Microsoft Peddles Unused R&D To Eager Startups

from the beg-and-borrow dept

It sure has a magnanimous ring to it: Microsoft wants to license its “spare” technology to startups that can develop them fully into products. At least that the BBC’s spin (which happens to be not that far from Microsoft’s spin). But you have to wonder, why would someone want the leftover technologies that Microsoft doesn’t want to develop itself? And who are these startups begging for Microsoft’s table scraps? Indeed, it seems any deal to license these technologies would keep you securely on Microsoft’s leash (complete with an ownership stake, royalties, or both). Perhaps some dogs are just happy to get taken home from the pound, regardless of what they’re being fed.

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Comments on “Microsoft Peddles Unused R&D To Eager Startups”

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tra1a1a says:

Broken RSS feed

It seems that this post is breaking the rss feed. This is what firefox is showing me:
XML Parsing Error: not well-formed
Line Number 61, Column 38: Microsoft Peddles Unused R&D To Eager Startups
If the line wrapping breaks it the pointer is directed to the space right after “R&D”.

Director Mitch (user link) says:

Other Industries do It

Actually, Mike, this is common in other industries, and one in particular, oil exploration, is a good way to make money.

Let’s take ExxonMobile. Let’s say they have a domestic an exploration budget of $500M that will let them drill 500 domestic wells (just picking round numbers out of my hat). But they have oil leases for 600 wells that will expire this year – meaning that is if they don’t drill on them, the leases just expire worthless.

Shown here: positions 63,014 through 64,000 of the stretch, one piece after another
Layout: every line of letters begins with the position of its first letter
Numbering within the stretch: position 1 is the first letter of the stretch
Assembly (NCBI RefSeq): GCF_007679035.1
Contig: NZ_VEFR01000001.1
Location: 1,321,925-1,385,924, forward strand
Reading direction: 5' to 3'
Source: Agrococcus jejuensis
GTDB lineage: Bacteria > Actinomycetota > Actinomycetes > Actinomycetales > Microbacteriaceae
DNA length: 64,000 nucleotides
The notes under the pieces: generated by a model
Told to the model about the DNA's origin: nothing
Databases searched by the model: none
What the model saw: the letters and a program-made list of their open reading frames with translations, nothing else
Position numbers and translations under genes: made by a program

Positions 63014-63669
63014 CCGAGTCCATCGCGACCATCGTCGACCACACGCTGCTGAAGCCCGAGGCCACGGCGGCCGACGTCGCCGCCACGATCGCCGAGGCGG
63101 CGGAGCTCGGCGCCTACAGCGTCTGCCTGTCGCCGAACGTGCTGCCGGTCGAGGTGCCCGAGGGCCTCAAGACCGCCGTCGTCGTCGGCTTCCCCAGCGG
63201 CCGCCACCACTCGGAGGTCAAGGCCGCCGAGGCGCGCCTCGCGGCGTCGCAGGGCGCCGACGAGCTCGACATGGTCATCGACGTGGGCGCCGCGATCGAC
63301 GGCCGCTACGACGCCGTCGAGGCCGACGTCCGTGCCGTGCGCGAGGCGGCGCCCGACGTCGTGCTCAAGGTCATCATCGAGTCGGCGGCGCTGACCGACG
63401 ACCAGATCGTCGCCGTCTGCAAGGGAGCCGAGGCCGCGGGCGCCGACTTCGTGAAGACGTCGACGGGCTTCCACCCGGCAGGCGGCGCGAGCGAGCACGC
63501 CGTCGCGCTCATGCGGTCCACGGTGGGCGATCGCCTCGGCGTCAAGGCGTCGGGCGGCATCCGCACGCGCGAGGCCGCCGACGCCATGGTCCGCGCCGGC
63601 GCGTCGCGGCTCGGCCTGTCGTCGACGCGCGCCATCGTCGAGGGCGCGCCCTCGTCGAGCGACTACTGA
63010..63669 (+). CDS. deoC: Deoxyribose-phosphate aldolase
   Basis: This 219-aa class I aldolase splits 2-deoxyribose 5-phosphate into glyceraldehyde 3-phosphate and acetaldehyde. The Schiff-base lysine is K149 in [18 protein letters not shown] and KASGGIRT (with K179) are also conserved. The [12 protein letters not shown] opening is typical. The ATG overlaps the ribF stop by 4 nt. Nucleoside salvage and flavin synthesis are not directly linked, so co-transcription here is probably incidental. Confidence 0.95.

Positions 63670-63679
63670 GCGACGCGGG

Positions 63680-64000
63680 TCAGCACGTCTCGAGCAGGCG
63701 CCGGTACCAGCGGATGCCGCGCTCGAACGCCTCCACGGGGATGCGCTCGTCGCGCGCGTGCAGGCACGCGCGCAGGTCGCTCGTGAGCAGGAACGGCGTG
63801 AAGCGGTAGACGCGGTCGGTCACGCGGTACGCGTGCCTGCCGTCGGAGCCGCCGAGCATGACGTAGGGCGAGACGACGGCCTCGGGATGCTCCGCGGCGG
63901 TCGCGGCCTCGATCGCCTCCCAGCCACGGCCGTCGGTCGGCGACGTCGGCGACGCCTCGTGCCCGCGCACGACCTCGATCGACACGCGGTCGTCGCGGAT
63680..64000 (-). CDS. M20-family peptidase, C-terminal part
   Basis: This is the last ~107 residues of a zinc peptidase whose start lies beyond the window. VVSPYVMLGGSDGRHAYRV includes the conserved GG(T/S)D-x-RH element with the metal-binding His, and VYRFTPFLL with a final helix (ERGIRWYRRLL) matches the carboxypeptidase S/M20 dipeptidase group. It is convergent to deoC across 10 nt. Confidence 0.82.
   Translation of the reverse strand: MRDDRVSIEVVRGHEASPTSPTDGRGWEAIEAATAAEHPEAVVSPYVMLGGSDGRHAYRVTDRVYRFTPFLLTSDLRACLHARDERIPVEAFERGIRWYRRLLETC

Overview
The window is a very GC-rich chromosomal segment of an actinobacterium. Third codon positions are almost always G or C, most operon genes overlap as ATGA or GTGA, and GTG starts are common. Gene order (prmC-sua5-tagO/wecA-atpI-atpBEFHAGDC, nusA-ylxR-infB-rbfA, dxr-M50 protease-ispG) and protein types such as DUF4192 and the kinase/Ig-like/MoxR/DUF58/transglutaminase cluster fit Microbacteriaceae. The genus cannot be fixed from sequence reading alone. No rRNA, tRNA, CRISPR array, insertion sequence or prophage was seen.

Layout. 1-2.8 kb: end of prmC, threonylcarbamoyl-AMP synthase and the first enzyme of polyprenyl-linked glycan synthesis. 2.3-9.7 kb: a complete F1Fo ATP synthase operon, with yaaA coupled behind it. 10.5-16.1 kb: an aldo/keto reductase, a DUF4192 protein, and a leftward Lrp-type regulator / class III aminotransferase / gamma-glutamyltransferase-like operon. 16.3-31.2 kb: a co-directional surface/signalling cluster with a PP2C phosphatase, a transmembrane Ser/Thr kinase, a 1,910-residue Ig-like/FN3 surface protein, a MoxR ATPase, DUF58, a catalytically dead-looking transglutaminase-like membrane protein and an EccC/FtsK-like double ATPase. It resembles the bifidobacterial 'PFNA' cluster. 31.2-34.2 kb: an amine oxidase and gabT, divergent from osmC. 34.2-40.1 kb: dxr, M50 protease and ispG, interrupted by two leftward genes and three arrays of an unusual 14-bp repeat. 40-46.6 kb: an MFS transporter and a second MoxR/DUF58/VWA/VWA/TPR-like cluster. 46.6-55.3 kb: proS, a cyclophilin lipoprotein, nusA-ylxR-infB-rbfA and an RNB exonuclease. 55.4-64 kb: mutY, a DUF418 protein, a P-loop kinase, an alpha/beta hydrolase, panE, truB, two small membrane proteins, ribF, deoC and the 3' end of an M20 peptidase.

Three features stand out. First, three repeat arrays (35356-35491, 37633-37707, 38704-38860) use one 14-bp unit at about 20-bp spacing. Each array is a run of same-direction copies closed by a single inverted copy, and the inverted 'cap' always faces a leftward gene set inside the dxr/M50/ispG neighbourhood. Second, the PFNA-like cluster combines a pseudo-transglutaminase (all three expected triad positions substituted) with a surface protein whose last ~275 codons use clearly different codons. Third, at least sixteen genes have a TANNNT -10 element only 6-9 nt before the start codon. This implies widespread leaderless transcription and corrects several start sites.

So ExxonMobile does what is called a “farm out” of those extra 100 wells. They give the oil location and data to another oil company who drills it and then get a part of the return if the other company finds oil. This seems somewhat similar to what is being proposed here.

Mike (profile) says:

Re: Other Industries do It

Mitch, I didn’t write the post, but point taken… Still this is a bit different than 100 extra “wells”. This is entirely separate research that they decided wasn’t worth commercializing. I don’t think it’s a bad thing, but any startup that goes in for it, needs to realize they’re not getting the cream of the crop here.

nonuser says:

could be interesting if done the right way

There’s lots of technologies that make great demos, but they seem at least 5 years away from mass market, and even then the market pioneer isn’t necessarily going to be the big winner. For example, pen computing was that way in 1990. Anyway, Microsoft isn’t set up to capitalize on many of the inventions coming out of their research labs that can’t be moved directly into Windows, Office, Xbox, or some other major product.

This could be a swift move on Microsoft’s part if they make it interesting enough for the entrepreneurs, and don’t insist on hogging most of the upside for themselves. Imagine if Xerox had done something like this in the ’70s.

danrus says:

I hope microsoft does give up some of it's R&D

So the beast of redmond finally chokes on some of the smaller projects it swallowed up. There used to be a great add on for IE called e-quill which allowed you to make and share annotations, and freehand drawings on top of web pages. M$ bought the project out and shut the servers down – no sign of that technology being integrated into IE

I still miss the program and it was over 5 years ago it shut down

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